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Flashmob Computing: No Threat To Supercomputing

The "Flashmob 1" gathering of laptop computer users in San Francisco fizzled in its attempt to take a place in the Linpack benchmark of supercomputing, but it scored high in enthusiasm and fun, proving that hundreds of computers can be linked together for some uses.

Jack Dongarra, the University of Tennessee computer scientist who authors the Linpack report asked: "The question one has to ask is: what are you going to do with it?"

In an interview Monday, Dongarra said the informal tying together of hundreds of laptops -- about 700 were interconnected by volunteers at the University of San Francisco over the weekend -- can have a future, for instance, if friends and colleagues want to carry out some advanced calculations.

However, the Flashmob group had aspirations of initially using the installation to perform ambitious calculations normally carried out by massively parallel supercomputers. The "flashmob" idea refers to gatherings that are spontaneously announced over the Web, usually to carry out some offbeat activity or stunt.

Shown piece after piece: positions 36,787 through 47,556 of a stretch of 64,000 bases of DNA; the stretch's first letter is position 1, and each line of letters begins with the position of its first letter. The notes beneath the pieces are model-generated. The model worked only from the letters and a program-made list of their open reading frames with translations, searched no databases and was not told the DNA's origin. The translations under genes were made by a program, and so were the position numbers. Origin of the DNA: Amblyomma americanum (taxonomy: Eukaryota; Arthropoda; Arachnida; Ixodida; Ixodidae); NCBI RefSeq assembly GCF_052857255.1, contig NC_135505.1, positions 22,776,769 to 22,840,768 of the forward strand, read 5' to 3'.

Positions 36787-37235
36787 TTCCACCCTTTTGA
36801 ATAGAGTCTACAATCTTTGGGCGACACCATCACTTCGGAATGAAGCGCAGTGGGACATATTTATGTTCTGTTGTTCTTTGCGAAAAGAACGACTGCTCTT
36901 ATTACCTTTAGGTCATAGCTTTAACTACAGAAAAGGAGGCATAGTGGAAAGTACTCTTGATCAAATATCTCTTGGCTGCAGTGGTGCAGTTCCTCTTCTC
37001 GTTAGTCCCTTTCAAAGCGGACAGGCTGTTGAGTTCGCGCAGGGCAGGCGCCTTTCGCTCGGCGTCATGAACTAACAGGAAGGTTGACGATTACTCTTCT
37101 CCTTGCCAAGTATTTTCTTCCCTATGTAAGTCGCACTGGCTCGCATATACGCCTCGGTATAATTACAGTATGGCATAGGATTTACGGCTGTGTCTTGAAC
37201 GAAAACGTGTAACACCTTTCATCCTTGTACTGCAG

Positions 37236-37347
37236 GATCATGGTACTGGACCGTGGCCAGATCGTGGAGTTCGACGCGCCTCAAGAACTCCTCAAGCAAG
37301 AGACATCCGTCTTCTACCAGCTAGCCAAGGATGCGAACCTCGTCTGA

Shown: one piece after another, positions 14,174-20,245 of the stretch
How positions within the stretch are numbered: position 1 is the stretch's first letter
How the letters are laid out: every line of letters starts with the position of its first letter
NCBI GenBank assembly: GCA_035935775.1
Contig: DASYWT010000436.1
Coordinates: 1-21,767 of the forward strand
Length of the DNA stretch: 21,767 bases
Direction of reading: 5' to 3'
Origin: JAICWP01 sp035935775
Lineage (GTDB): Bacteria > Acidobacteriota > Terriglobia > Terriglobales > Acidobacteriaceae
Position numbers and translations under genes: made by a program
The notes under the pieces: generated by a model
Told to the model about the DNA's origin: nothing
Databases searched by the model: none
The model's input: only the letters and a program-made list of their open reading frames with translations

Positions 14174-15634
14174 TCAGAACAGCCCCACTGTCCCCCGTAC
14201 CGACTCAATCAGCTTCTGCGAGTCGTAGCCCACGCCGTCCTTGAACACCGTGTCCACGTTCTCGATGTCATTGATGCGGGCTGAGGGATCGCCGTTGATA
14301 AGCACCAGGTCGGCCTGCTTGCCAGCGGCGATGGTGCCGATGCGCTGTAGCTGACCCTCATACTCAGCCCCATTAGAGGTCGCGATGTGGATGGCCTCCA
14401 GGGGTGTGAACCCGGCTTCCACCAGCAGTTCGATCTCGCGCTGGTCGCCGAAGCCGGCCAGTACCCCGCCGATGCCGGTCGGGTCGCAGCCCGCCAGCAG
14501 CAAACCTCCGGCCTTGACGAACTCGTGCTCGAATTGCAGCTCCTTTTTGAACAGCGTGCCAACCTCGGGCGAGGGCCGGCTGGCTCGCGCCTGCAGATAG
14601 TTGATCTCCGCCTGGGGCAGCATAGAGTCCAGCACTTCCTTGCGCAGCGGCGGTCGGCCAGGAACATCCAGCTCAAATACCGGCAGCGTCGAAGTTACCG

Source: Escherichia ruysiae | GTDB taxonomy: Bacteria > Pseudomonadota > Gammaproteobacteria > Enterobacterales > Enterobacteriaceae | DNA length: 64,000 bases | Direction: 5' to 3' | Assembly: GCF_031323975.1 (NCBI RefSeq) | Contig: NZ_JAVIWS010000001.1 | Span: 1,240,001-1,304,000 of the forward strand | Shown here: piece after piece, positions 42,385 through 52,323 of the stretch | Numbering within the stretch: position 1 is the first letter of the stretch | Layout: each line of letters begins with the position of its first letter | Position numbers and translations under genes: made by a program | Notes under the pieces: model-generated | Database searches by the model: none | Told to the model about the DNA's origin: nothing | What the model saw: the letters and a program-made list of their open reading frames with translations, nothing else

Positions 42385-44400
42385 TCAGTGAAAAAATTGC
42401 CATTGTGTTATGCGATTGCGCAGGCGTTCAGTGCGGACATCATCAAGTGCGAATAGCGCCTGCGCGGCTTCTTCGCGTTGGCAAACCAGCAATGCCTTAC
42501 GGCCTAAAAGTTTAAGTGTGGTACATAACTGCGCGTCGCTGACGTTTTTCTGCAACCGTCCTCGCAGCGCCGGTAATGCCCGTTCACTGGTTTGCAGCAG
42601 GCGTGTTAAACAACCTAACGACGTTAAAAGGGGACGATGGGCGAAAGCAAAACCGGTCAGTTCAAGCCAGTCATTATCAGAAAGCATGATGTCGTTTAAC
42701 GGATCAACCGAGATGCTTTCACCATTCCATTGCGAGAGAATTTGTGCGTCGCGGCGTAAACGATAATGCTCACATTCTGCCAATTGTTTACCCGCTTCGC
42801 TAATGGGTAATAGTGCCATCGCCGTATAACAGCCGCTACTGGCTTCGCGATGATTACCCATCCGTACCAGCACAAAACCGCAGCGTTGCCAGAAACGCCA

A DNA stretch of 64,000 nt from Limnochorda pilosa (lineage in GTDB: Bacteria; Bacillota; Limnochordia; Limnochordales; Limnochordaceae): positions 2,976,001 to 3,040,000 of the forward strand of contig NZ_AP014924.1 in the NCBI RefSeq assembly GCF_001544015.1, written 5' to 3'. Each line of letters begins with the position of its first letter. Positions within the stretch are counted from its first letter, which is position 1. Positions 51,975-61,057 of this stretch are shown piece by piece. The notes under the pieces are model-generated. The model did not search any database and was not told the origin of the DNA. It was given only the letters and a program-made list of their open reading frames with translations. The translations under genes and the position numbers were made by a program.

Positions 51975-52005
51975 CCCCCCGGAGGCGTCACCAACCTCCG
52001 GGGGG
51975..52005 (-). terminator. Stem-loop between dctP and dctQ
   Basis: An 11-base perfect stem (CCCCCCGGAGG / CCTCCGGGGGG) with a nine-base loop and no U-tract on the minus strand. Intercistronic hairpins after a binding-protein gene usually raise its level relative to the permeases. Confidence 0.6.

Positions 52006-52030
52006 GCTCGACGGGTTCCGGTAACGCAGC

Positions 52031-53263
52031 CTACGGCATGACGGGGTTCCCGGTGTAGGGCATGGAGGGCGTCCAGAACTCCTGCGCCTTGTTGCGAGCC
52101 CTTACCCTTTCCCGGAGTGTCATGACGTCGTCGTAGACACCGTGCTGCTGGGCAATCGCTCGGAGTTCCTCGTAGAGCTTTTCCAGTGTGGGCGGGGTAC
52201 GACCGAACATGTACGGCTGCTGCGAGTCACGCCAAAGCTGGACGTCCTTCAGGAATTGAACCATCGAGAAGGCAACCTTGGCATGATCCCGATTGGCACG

Dongarra said the organizers appeared to have set up networking well by using 100 MB Ethernet links and then a higher level network to accommodate the laptops what were lined up in the college's gym. The installation performed 180 billion operations a second -- well below its planned 500 billion operations a second. According to reports from the San Francisco flashmob installation, a few individual laptops failed, causing the installation to slow down.

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